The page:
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First rare fossa pups born at Chester Zoo in almost a century

"These three little pups give us hope that we can protect this species from being lost altogether.”

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By Adam Dutton via SWNS

Adorable footage shows a trio of rare Madagascan fossa pups venturing outdoors after becoming the first of their kind to be born at Chester Zoo for almost a century.

The three-month-old triplets have began exploring the outside world after remaining tucked away in their den away from the crowds for the first few weeks of life.

They were born to parents Shala and Isalo, both five, on July 9 and their arrival is being heralded as a "huge cause for celebration" for the threatened species.

Conservationists have now released heart-warming footage and photographs of the cute pups exploring and playing together in their habitat last week.

The yet unnamed male and two female babies are the first fossas to ever be born at the zoo in its 91-year history.

A distant relative of the mongoose, the fossa is a slender, cat-like mammal only found in the forests of Madagascar where they are considered the island's top predator.

The fossa is highly threatened as a result of widespread habitat loss in Madagascar, which means that many species are now on the very brink of extinction.

The International Union for the Conservation of Nature (IUCN), lists them as vulnerable to extinction, with estimates suggesting as few as 2,600 remain in the wild.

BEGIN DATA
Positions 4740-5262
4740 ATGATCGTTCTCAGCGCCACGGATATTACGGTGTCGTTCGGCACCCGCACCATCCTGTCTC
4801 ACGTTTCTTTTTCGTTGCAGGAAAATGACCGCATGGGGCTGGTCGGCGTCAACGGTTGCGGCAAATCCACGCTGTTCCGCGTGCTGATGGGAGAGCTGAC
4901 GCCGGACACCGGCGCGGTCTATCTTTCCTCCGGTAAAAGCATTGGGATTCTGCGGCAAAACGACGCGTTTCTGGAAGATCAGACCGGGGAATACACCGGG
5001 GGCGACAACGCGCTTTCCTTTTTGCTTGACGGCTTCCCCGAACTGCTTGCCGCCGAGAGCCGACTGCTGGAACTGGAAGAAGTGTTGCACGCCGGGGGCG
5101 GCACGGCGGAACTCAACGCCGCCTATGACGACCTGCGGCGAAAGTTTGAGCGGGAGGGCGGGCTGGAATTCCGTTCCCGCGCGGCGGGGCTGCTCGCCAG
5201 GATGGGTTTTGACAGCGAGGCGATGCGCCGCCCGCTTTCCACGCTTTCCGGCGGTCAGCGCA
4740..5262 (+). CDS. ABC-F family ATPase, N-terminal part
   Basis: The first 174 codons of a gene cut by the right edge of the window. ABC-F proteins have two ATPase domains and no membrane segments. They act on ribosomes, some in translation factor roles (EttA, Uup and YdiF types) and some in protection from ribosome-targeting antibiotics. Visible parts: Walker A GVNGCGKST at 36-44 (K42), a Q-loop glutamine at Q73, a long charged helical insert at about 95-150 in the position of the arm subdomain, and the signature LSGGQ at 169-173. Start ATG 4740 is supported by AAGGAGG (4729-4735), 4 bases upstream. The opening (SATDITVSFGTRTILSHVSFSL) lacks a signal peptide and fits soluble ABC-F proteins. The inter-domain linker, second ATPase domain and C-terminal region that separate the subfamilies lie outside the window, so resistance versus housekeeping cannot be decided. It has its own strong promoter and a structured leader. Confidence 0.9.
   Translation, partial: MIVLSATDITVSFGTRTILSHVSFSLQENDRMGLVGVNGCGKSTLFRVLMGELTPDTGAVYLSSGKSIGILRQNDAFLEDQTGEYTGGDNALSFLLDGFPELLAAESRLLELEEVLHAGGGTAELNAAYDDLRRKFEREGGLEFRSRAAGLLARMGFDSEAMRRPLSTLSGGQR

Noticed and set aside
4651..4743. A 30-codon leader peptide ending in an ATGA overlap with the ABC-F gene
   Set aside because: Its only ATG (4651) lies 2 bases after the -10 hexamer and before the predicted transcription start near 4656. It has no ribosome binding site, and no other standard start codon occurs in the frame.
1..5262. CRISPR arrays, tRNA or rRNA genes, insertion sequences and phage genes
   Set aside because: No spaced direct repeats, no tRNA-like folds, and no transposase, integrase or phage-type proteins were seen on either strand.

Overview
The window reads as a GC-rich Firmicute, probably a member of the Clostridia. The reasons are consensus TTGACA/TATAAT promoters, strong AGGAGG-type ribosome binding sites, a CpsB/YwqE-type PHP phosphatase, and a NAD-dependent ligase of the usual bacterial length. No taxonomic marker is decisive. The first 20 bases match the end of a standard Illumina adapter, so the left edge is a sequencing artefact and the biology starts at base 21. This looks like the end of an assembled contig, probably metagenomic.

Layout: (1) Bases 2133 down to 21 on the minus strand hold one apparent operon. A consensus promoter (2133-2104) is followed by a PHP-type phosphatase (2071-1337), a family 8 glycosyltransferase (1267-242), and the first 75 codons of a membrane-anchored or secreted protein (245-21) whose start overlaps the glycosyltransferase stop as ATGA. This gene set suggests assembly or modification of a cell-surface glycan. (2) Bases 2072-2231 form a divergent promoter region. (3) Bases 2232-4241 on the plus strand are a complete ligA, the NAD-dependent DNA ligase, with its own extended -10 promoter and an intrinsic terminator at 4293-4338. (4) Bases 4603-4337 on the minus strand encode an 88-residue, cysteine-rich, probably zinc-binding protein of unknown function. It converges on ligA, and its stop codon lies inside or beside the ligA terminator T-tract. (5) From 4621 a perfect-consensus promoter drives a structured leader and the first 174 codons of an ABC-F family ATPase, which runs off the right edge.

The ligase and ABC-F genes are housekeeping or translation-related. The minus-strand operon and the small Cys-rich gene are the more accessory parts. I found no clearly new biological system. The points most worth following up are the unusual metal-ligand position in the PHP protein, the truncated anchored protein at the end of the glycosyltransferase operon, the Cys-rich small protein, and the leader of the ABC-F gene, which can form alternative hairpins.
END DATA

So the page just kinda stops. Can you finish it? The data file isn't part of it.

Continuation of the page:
“The fossa is one of the world’s most elusive carnivores and little is currently known about how they live in the wild,"said zookeeper Rachael Boatwright.

"The birth of Shala’s triplets is therefore a huge cause for celebration – not only are they the first pups to ever be born at our zoo, but their arrival into the endangered species breeding program will allow us to discover more about their behaviors - from tiny pups all the way to adults.

“This is Shala’s first litter, and while it’s still early days, her three pups are doing great and are now full of confidence as they learn to climb trees and explore together, all under the watchful eye of mum, of course.”

The fossa can grow up to 6ft long from its nose to its long tail and has large eyes which helps it see in the dark to hunt prey such as lemurs, wild pics and mice.

They move so swiftly through forest trees that conservationists have trouble researching and observing them in the wild.

Experts working with the species at the zoo say they hope to gain valuable insights into their behaviors while also fighting to protect their forest home.

“These three fossa pups are incredibly important to the future of the species and the safety-net population found in conservation zoos like ours, which has become vitally important given the huge amount of deforestation in Madagascar," said Mike Jordan, director of animals and plants.

“In the wake of such dramatic devastation on the island, our zoo experts have, for more than a decade, been working with project partners Madagasikara Voakajy on the ground to help save this unique paradise and the thousands of animals that cannot be found anywhere else on the planet.

"These three little pups give us hope that we can protect this species from being lost altogether.”

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